When considering whether to assert acquired distinctiveness or secondary meaning, either at the time of application or following five or more years on the supplemental register, brand owners should give consideration to the true value of its mark as a brand identifier. As discussed in greater detail in our article about the different levels of trademark protection, a descriptive mark may provide value up-front in helping consumers identify the types of goods and services that are associated with the mark, but it can be harder to use in a long-term branding strategy because the mark may face similarly-situated competitors and it may be more difficult for the term to be used across other, not-as-descriptive platforms. While applicants should not necessarily abandon their branding strategy in view of a “mere descriptiveness” rejection, applicants receiving a rejection for “mere descriptiveness” should at the very least reassess their branding strategy before investing too heavily in it.
(3) The Identification of Goods and Services Associated with the Mark Being Unacceptable
An examining attorney can refuse a trademark application based on the identification of goods and/or services being insufficient, based on 15 U.S.C. § 1112 and TMEP 1402.01. When presenting such a rejection, the examining attorney typically suggests amendments to the identification of goods and/or services that would be acceptable to overcome the refusal.
The suggested changes to the identification of goods and/or services typically include eliminating language the examining attorney considers to be vague. It may also include eliminating one or more identified goods or services. Because goods or services that are removed from the identification cannot later be added, applicants should only remove the goods or services that they never plan to use.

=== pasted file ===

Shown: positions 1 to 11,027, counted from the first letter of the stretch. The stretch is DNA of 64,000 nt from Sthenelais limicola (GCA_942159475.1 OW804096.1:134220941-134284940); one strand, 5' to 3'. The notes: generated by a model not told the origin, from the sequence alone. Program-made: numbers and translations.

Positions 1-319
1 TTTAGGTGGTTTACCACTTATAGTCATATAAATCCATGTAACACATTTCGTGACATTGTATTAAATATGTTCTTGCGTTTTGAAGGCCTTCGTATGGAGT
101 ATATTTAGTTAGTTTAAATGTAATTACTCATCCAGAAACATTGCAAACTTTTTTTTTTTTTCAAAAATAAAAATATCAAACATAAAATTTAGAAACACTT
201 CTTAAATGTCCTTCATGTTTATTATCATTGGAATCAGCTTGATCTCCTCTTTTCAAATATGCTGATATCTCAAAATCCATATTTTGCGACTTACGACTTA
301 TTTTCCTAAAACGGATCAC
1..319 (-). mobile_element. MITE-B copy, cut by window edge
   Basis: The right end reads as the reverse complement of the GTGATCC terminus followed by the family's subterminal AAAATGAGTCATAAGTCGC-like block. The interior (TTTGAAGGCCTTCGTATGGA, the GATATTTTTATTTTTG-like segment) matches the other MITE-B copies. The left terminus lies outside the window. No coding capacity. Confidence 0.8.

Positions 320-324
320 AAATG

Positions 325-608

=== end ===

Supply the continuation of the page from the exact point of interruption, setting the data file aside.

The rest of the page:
Further, if the examining attorney rejects a mark because the goods and/or services listed in the application are too broad, the applicant can amend to narrow the goods or services listed. For example, if the examining attorney has rejected the mark in “food services,” the applicant can amend the mark into “cafeteria staffing,” to limit the services. An amendment of this nature can also be used to overcome likelihood of confusion rejections where appropriate. Applicants should be mindful that the identifications cannot be broadened during prosecution. Only amendments that narrow the identification of goods and services are acceptable.
Sometimes marks will be rejected for filing in more than one class of goods and/or services. If this is the case, the applicant has three options. First, the applicant can amend the goods and/or services to include only one class, keeping in mind that goods and/or services cannot be rejoined later. Second, the applicant can pay a fee for filing a mark in more than one class. If the applicant wishes to do so, this will be called a “multi-class application,” and the applicant will have to pay a filing fee for each class. Another option is to divide the application into two or more separate applications. If the application is divided, the applicant will have to pay a filing fee for each application. A benefit to dividing the application is that, if an Office Action pertaining to only one class is outstanding, a response is not due in the newly filed divisional application in the class in which the Office Action is not pending, i.e., the newly filed divisional application may be in condition for registration, regardless of the rejections against the originally filed application. In both of the latter options the applicant will need to consider its use, or potential use, of the mark in the various classes versus the cost of filing a multi-class or divisional application. It is not likely that having separate applications will impact the branding strategy.
When responding to an Office Action, applicants looking to build their brand should consider the impact any arguments and amendments may have on their branding strategy. The goal should not be just to get a registered trademark, but instead to build a trademark portfolio that is tailored to the products and services that the applicant sells. As arguments are made of record, the applicant should give careful consideration to the future of the brand and other goods and services with which the applicant may eventually want to use the trademark.